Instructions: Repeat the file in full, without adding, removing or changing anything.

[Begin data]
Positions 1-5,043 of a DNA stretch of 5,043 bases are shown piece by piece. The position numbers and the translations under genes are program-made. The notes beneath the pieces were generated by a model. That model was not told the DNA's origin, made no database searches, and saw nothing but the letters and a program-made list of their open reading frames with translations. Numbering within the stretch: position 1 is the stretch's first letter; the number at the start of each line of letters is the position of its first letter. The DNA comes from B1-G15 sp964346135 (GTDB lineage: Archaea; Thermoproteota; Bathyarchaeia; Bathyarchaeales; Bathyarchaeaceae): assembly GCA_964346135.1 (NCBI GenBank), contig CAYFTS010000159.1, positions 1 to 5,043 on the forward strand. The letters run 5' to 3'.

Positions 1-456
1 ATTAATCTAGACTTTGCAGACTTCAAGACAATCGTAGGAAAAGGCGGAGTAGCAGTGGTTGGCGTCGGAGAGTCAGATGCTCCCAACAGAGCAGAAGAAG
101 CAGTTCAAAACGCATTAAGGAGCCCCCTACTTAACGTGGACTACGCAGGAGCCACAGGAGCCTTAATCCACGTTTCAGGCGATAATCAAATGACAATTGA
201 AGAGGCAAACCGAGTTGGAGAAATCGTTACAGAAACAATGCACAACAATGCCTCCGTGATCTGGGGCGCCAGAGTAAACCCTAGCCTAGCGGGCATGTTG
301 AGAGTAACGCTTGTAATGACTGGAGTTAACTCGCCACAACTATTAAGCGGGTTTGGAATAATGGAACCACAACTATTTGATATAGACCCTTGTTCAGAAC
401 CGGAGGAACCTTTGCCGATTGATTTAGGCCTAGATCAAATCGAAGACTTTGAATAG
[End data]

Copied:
Positions 1-5,043 of a DNA stretch of 5,043 bases are shown piece by piece. The position numbers and the translations under genes are program-made. The notes beneath the pieces were generated by a model. That model was not told the DNA's origin, made no database searches, and saw nothing but the letters and a program-made list of their open reading frames with translations. Numbering within the stretch: position 1 is the stretch's first letter; the number at the start of each line of letters is the position of its first letter. The DNA comes from B1-G15 sp964346135 (GTDB lineage: Archaea; Thermoproteota; Bathyarchaeia; Bathyarchaeales; Bathyarchaeaceae): assembly GCA_964346135.1 (NCBI GenBank), contig CAYFTS010000159.1, positions 1 to 5,043 on the forward strand. The letters run 5' to 3'.

Positions 1-456
1 ATTAATCTAGACTTTGCAGACTTCAAGACAATCGTAGGAAAAGGCGGAGTAGCAGTGGTTGGCGTCGGAGAGTCAGATGCTCCCAACAGAGCAGAAGAAG
101 CAGTTCAAAACGCATTAAGGAGCCCCCTACTTAACGTGGACTACGCAGGAGCCACAGGAGCCTTAATCCACGTTTCAGGCGATAATCAAATGACAATTGA
201 AGAGGCAAACCGAGTTGGAGAAATCGTTACAGAAACAATGCACAACAATGCCTCCGTGATCTGGGGCGCCAGAGTAAACCCTAGCCTAGCGGGCATGTTG
301 AGAGTAACGCTTGTAATGACTGGAGTTAACTCGCCACAACTATTAAGCGGGTTTGGAATAATGGAACCACAACTATTTGATATAGACCCTTGTTCAGAAC
401 CGGAGGAACCTTTGCCGATTGATTTAGGCCTAGATCAAATCGAAGACTTTGAATAG